Zhang Y, Fang F, Tang J, et al. Association between vitamin D supplementation and mortality: systematic review and meta-analysis. BMJ. 2019 Aug 12;366:l4673. doi: 10.1136/bmj.l4673. (Systematic review)

OBJECTIVE: To investigate whether vitamin D supplementation is associated with lower mortality in adults.

DESIGN: Systematic review and meta-analysis of randomised controlled trials.

DATA SOURCES: Medline, Embase, and the Cochrane Central Register from their inception to 26 December 2018.

ELIGIBILITY CRITERIA FOR SELECTING STUDIES: Randomised controlled trials comparing vitamin D supplementation with a placebo or no treatment for mortality were included. Independent data extraction was conducted and study quality assessed. A meta-analysis was carried out by using fixed effects and random effects models to calculate risk ratio of death in the group receiving vitamin D supplementation and the control group.

MAIN OUTCOME MEASURES: All cause mortality.

RESULTS: 52 trials with a total of 75 454 participants were identified. Vitamin D supplementation was not associated with all cause mortality (risk ratio 0.98, 95% confidence interval 0.95 to 1.02, I2=0%), cardiovascular mortality (0.98, 0.88 to 1.08, 0%), or non-cancer, non-cardiovascular mortality (1.05, 0.93 to 1.18, 0%). Vitamin D supplementation statistically significantly reduced the risk of cancer death (0.84, 0.74 to 0.95, 0%). In subgroup analyses, all cause mortality was significantly lower in trials with vitamin D3 supplementation than in trials with vitamin D2 supplementation (P for interaction=0.04); neither vitamin D3 nor vitamin D2 was associated with a statistically significant reduction in all cause mortality.

CONCLUSIONS: Vitamin D supplementation alone was not associated with all cause mortality in adults compared with placebo or no treatment. Vitamin D supplementation reduced the risk of cancer death by 16%. Additional large clinical studies are needed to determine whether vitamin D3 supplementation is associated with lower all cause mortality.

STUDY REGISTRATION: PROSPERO registration number CRD42018117823.

Related DynaMed Topics

Discipline Area Score
Internal Medicine 6 / 7
Family Medicine (FM)/General Practice (GP) 6 / 7
General Internal Medicine-Primary Care(US) 6 / 7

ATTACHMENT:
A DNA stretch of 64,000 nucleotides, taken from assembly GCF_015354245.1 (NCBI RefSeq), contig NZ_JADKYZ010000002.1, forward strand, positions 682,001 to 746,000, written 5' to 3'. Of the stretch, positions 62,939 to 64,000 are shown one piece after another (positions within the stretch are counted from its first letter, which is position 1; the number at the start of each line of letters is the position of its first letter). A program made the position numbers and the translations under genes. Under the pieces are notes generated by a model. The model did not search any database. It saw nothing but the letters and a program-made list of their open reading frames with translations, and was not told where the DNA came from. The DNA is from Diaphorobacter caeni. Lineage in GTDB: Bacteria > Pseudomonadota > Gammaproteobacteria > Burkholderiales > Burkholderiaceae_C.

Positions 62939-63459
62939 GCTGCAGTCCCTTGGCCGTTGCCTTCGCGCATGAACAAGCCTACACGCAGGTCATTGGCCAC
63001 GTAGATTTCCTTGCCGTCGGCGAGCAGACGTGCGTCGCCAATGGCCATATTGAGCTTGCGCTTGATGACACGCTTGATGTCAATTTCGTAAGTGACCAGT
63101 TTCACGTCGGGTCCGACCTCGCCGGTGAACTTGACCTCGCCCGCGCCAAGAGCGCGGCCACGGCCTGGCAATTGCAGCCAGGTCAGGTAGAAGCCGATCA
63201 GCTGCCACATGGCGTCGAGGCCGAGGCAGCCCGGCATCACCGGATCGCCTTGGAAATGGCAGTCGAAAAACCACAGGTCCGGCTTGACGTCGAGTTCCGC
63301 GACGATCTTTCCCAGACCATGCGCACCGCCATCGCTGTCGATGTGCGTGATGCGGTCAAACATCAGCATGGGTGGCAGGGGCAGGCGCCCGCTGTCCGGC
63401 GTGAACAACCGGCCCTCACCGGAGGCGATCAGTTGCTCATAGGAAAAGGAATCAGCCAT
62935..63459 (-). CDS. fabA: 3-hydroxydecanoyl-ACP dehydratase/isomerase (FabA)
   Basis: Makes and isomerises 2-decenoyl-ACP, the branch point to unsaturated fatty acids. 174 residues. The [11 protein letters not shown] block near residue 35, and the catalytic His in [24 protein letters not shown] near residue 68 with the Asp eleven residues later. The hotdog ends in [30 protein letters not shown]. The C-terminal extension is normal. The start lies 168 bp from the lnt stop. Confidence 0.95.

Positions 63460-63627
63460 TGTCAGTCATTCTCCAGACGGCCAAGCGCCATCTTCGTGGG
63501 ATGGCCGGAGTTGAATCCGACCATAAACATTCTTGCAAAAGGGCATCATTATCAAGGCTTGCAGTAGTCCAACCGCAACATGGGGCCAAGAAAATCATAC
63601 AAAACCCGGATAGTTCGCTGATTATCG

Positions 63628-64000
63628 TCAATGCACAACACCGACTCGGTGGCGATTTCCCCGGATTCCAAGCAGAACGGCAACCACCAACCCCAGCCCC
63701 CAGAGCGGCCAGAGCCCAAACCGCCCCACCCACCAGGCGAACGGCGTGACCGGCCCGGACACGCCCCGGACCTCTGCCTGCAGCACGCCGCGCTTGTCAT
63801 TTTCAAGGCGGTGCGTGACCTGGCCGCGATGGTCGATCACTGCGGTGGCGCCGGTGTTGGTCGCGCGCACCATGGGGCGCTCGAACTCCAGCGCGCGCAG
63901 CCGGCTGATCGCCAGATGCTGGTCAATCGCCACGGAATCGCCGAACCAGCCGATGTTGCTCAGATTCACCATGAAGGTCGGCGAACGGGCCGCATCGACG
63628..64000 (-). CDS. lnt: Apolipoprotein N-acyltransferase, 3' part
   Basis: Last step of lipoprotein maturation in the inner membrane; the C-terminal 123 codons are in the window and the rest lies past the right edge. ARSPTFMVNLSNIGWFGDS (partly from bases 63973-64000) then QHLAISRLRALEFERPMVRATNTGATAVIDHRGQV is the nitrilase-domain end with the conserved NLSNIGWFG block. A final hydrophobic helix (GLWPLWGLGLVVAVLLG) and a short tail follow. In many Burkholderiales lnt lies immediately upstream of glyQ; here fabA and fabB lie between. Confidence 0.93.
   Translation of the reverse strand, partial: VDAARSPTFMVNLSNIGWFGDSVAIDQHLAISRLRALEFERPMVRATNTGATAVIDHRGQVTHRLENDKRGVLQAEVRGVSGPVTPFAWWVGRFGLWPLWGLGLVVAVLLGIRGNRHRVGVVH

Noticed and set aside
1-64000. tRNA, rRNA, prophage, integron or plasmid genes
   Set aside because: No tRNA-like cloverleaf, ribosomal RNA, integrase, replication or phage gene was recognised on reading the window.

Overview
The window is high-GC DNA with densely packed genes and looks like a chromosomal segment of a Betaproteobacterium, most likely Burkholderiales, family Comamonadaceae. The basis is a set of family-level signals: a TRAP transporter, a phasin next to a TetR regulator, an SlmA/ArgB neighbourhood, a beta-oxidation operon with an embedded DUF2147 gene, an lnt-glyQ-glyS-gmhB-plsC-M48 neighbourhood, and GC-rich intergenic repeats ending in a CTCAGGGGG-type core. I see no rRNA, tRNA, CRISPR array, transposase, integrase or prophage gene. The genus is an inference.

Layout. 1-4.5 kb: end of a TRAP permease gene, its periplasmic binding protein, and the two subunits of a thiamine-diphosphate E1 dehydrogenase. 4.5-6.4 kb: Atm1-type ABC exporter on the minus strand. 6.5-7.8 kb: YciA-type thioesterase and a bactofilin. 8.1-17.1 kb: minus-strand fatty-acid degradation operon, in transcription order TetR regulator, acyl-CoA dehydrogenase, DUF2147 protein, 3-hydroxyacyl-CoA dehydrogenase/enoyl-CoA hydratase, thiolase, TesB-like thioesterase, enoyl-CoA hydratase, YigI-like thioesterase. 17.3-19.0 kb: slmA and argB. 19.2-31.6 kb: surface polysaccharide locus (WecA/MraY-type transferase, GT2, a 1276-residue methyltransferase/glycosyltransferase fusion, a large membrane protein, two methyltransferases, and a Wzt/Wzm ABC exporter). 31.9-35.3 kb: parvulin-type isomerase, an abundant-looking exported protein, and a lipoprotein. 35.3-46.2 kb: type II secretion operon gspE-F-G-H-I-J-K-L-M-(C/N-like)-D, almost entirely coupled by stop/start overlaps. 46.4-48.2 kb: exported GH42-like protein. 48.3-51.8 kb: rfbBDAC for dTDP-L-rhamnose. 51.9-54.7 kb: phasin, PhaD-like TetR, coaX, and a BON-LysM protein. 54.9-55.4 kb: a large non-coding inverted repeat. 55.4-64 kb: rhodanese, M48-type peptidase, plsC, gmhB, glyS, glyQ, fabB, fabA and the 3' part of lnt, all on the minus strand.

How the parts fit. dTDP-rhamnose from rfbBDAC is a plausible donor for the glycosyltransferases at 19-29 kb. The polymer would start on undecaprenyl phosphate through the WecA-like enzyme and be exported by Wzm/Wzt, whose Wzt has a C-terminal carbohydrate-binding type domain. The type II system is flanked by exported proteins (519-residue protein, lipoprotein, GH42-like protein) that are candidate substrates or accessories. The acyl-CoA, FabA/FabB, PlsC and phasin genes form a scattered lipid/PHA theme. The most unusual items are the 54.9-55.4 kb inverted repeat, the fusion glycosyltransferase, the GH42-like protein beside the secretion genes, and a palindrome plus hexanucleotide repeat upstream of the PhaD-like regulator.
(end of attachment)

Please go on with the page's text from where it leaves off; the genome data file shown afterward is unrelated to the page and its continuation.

Public Health 5 / 7
Comments from MORE raters

General Internal Medicine-Primary Care(US) rater

I think most providers are aware of the reduction in cancer mortality.

General Internal Medicine-Primary Care(US) rater

A lot of physicians still test and treat for Vitamin D deficiency, often using outdated high thresholds, while many others treat empirically. There is probably little harm from this, but probably also little benefit as demonstrated in this review.

General Internal Medicine-Primary Care(US) rater

Many individuals take vitamin supplements hoping to improve their health or prevent future adverse health outcomes. This research informs decision-making around the value of vitamin D supplementation.

Internal Medicine rater

I wonder whether we will ever get the message across that for average risk people, we really owe them an apology for spending so much time talking about vitamin D. I wonder which vitamin will be the next distraction? Sorry for the cynicism, but we have real health issues that go unaddressed.

Internal Medicine rater

I would be suspicious of bias in the cancer death data.

Public Health rater

Well done systematic review showing the `decline` of Vitamin D. As more research is done, the initial enthusiasm for Vitamin D supplementation has progressively declined. I am unimpressed by the subgroup analyses and doubt that large trials looking specifically at cancer or the difference between D2 and D3 will ever show much of a positive benefit.

Public Health rater

Very nicely done meta-analysis. The big findings were no overall reduction in mortality, but a significant decrease in cancer mortality. Also very interesting is the suggestion that D3 might have an effect vs D2.
Comments from EvidenceAlerts subscribers

Dr. Marco Fusconi (8/24/2019 7:31 AM)

I agree we are spending too much time (AND MONEY) for Vitamin D.